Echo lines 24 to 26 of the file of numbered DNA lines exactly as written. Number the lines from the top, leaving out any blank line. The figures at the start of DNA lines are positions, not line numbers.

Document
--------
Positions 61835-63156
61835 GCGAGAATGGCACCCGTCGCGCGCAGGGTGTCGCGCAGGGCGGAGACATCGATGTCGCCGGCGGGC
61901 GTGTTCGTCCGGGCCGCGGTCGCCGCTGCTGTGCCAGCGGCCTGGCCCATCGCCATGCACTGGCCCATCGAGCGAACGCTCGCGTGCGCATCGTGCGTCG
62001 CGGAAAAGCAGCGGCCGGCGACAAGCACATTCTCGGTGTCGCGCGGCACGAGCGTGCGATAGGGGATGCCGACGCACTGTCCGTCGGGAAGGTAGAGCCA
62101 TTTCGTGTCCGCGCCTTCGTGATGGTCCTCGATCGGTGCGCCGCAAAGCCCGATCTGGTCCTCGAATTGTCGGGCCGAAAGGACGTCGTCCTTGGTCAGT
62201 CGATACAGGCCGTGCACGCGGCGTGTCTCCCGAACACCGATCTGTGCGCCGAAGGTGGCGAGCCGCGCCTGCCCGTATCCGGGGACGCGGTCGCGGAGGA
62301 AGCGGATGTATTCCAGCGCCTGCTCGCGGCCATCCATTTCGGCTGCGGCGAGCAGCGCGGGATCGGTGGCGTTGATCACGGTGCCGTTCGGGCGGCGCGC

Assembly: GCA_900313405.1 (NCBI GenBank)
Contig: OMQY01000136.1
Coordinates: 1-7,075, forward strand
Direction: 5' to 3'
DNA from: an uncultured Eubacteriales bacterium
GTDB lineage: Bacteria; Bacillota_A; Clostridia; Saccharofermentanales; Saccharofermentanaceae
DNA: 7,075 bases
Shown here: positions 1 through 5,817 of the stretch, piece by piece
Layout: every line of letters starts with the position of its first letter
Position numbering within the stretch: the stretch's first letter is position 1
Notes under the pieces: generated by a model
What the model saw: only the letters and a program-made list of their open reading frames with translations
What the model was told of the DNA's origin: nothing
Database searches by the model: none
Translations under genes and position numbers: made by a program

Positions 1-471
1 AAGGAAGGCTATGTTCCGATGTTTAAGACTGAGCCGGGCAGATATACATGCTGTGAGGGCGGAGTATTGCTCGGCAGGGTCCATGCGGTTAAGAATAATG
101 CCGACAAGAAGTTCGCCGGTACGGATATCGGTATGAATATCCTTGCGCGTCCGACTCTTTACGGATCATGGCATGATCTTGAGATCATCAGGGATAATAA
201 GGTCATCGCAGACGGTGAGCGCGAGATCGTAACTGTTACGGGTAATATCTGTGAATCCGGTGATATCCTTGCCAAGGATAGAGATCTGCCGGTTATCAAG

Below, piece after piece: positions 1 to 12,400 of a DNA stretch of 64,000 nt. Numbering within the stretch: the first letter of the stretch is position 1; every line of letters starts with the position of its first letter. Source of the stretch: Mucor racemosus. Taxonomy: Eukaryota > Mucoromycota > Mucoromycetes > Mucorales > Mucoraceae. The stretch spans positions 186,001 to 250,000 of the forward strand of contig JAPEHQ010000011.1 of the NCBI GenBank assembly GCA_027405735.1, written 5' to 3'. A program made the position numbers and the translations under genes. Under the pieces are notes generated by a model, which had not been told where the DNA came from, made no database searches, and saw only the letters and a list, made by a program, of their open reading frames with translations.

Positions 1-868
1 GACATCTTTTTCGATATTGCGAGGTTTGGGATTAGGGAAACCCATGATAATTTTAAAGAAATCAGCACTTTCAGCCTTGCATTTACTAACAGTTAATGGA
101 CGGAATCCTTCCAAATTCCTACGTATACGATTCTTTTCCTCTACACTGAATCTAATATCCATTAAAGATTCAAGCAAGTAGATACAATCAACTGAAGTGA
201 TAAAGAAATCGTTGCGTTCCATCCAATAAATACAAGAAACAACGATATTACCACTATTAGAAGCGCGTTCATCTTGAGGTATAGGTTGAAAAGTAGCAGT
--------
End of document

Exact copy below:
1 AAGGAAGGCTATGTTCCGATGTTTAAGACTGAGCCGGGCAGATATACATGCTGTGAGGGCGGAGTATTGCTCGGCAGGGTCCATGCGGTTAAGAATAATG
101 CCGACAAGAAGTTCGCCGGTACGGATATCGGTATGAATATCCTTGCGCGTCCGACTCTTTACGGATCATGGCATGATCTTGAGATCATCAGGGATAATAA
201 GGTCATCGCAGACGGTGAGCGCGAGATCGTAACTGTTACGGGTAATATCTGTGAATCCGGTGATATCCTTGCCAAGGATAGAGATCTGCCGGTTATCAAG